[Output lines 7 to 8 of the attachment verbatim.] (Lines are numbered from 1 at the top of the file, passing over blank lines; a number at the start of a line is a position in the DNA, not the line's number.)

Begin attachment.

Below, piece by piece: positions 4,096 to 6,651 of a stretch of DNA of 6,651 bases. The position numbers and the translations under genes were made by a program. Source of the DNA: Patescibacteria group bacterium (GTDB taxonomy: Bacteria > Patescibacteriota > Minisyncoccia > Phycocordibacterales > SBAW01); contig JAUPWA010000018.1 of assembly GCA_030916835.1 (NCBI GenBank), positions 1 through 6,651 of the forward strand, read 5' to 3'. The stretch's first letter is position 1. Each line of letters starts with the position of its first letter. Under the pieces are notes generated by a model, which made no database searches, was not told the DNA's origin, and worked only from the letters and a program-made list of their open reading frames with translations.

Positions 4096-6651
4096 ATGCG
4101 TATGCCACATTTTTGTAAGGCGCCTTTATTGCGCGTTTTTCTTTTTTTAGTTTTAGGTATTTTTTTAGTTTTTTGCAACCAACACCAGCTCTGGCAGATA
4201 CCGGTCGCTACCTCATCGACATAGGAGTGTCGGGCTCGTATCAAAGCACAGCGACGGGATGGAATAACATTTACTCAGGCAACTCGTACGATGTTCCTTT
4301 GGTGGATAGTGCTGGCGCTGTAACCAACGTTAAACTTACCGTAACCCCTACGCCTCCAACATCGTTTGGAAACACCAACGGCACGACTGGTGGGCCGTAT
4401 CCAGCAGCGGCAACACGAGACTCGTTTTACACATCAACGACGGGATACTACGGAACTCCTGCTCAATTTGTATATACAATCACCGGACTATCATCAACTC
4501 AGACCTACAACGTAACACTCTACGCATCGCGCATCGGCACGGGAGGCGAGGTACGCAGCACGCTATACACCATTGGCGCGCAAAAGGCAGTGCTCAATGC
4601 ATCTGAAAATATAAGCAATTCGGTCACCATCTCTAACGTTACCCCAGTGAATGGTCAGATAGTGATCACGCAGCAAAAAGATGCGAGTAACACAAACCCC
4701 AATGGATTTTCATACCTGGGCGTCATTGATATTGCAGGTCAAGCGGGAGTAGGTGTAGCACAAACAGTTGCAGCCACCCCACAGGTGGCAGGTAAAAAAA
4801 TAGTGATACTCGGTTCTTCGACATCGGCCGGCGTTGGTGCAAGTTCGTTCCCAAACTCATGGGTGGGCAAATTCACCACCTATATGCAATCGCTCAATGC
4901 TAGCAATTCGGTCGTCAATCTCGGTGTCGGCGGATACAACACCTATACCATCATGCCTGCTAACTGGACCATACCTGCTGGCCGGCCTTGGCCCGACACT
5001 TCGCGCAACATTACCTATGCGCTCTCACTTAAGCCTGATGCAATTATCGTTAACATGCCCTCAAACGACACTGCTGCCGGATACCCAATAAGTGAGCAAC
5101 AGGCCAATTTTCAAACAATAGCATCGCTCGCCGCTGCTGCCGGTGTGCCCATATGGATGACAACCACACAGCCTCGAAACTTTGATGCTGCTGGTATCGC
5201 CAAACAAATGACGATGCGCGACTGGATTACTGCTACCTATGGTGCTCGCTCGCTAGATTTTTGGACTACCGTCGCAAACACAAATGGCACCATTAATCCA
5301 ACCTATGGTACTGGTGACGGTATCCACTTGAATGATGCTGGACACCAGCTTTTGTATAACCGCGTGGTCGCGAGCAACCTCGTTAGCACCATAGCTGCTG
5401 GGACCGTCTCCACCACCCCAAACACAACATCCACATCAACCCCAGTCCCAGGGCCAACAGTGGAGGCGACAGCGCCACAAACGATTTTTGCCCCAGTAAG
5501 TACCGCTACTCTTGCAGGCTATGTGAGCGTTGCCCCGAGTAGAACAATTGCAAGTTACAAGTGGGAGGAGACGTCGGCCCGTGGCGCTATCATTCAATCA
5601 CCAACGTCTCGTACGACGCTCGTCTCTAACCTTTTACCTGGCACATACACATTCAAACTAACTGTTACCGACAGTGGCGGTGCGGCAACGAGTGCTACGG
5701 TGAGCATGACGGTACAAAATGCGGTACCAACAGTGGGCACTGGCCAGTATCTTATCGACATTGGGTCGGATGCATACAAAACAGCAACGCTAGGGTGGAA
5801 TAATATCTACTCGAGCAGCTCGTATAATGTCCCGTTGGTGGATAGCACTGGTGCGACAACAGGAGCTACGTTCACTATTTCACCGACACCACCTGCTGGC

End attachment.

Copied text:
4401 CCAGCAGCGGCAACACGAGACTCGTTTTACACATCAACGACGGGATACTACGGAACTCCTGCTCAATTTGTATATACAATCACCGGACTATCATCAACTC
4501 AGACCTACAACGTAACACTCTACGCATCGCGCATCGGCACGGGAGGCGAGGTACGCAGCACGCTATACACCATTGGCGCGCAAAAGGCAGTGCTCAATGC